Referring now to FIG. 4, transactional data from a transaction system (TS) in accordance with the present subject matter is typically generated at a transaction terminal 36. For point of sale systems, transaction terminal 36 may correspond for example to a cash register or product scanner. For alarm system applications, transaction terminal 36 may correspond to a particular alarm trigger location within a network of trigger locations in one or more given areas. Alarm triggers may correspond, for example, to contact closure on a relay because a fire or burglar was detected. For electronic article surveillance systems, transaction terminal 36 may correspond to RFID detection devices located at one or more store entrances or other predetermined locations. By way of example, transaction terminal 36 could also correspond to an ATM or gas pump payment module, or any other specific system for effecting a “transactional” event which can be recorded in a data format. Transactional data indicative of the transactions (which are often sales related) is stored in an internal memory (not shown) of the transaction terminal 36 before it is transmitted to a TS host/controller 38. Transmission of the transactional data may be either a batch process or a real-time process. The TS host/controller 38 then stores the transactional data in transaction system database (TS DB) 40 for future use.

Referring still to FIG. 4, The TS interface 24 within the software machine 14 may be generally treated as a switched virtual connection (SVC) that operates as a background service running on the computer 12 and includes a process manager 42 that oversees the operations of the TS interface portion of the software machine 14, a TS connector 44 that acts as the primary means of acquiring transactional data from the TS DB 40 by managing a network connection with the TS host/controller 38, a data dictionary 46 that converts relevant transactional data into a common format, and a common transaction database 48 for storing the relevant transaction data.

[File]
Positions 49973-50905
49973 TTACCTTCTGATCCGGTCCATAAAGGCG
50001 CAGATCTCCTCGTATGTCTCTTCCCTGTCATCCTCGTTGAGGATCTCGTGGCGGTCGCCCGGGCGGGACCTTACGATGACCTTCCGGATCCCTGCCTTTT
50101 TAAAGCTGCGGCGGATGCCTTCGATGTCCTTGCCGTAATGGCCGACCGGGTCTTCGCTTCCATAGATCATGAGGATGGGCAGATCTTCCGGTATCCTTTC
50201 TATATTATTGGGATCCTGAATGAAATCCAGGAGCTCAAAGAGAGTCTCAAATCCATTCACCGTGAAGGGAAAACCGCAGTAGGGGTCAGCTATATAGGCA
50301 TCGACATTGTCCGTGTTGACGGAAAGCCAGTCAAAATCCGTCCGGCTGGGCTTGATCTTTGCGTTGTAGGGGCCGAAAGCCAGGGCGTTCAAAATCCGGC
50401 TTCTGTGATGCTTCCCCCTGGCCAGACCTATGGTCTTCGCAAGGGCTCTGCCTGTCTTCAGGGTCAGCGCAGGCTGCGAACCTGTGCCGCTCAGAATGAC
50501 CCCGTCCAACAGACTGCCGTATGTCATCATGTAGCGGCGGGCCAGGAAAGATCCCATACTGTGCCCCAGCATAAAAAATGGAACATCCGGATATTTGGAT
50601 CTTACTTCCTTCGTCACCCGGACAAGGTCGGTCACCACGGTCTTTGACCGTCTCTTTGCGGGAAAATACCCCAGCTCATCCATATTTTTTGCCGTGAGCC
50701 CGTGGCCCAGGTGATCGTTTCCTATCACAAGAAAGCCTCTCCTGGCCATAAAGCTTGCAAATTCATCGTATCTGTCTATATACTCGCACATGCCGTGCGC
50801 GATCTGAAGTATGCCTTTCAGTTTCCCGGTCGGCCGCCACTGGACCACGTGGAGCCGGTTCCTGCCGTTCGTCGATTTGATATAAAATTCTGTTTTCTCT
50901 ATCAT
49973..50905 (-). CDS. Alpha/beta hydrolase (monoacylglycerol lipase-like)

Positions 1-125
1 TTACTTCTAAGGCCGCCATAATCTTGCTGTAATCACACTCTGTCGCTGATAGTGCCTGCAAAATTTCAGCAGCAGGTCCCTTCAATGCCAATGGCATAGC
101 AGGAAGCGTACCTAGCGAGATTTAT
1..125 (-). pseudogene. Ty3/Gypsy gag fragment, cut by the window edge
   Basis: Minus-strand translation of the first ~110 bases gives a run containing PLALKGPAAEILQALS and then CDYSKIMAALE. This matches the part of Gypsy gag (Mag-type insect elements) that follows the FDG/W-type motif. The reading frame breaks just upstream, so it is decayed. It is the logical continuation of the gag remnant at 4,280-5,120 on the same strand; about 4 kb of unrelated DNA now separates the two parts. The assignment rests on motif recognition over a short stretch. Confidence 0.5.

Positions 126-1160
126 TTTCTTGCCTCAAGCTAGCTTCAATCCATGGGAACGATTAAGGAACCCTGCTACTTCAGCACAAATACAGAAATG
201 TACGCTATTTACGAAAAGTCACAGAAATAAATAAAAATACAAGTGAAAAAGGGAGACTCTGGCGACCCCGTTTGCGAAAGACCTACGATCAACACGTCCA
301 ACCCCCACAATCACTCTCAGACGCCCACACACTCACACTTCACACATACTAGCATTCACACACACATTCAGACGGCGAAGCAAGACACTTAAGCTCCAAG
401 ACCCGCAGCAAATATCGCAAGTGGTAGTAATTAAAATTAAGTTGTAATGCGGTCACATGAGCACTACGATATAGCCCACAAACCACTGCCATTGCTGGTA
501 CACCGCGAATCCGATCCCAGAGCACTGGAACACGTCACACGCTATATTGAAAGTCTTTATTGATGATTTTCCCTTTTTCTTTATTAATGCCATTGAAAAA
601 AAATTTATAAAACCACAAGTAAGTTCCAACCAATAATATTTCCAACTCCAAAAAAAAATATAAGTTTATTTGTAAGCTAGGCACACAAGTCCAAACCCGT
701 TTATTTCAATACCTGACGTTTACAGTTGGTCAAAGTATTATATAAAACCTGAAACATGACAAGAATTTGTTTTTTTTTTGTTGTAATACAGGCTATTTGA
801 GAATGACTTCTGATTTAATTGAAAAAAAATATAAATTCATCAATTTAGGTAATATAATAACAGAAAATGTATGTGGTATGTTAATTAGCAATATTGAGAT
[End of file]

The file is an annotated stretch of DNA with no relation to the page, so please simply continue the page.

More specifically, as directed by the process manager 42, the TS connector 44 acquires transactional data from the TS DB 40 via one of three methods: (1) accessing a transaction log file on the TS host/controller 38; (2) establishing a direct connection with the TS DB 40 via TS host/controller 38; (3) establishing a socket level connection with the TS host/controller 38 via a predetermined Internet protocol, or (4) real-time network traffic monitoring from transaction terminals. The TS connector 44 may locally or remotely interface with the transaction system (i.e., the transaction terminal(s) 36, the TS host/controller 38, and the TS DB 40) via the TS host/controller 38 according to programmed time intervals or as directed by a user to acquire data from the transaction system. In response to a query from the TS connector 44, the TS host/controller 38 broadcasts transactional data within the transaction system over the socket to a receiving program managed by the TS connector 44. Data formats of disparate transaction terminals are typically different from one another. Accordingly, once the transactional data is acquired from a particular transaction system, the raw transactional data is written to a local file (not shown) on the computer 12 and is processed through a data dictionary 46 where it is converted into a common format (e.g., XML) useable by process modules within the software machine 14, as will be described in greater detail below. The data dictionary 46 is essentially a conversion reference that maps transaction data from one format to another. To accomplish this format translation, a unique map is constructed for each disparate data format. These unique maps are initiated and maintained via the setup and administration module 22 through the user interface 20, as will be discussed in greater detail with reference to FIG. 11. Once conversion to the common format is complete, the integrity of the commonly formatted (e.g., XML) transaction data is validated and checked for errors. The commonly formatted transaction data is then qualified against programmable criteria, specified via the user interface 20, to determine whether the data corresponds to an event. The qualified transaction data is then written to a common format transaction database 48, located in the storage and archival portion 28 of the software machine 14, for future use by an event packaging and storage engine 30 and an exception manager 32 also located in the software machine 14, as will be discussed in greater detail below.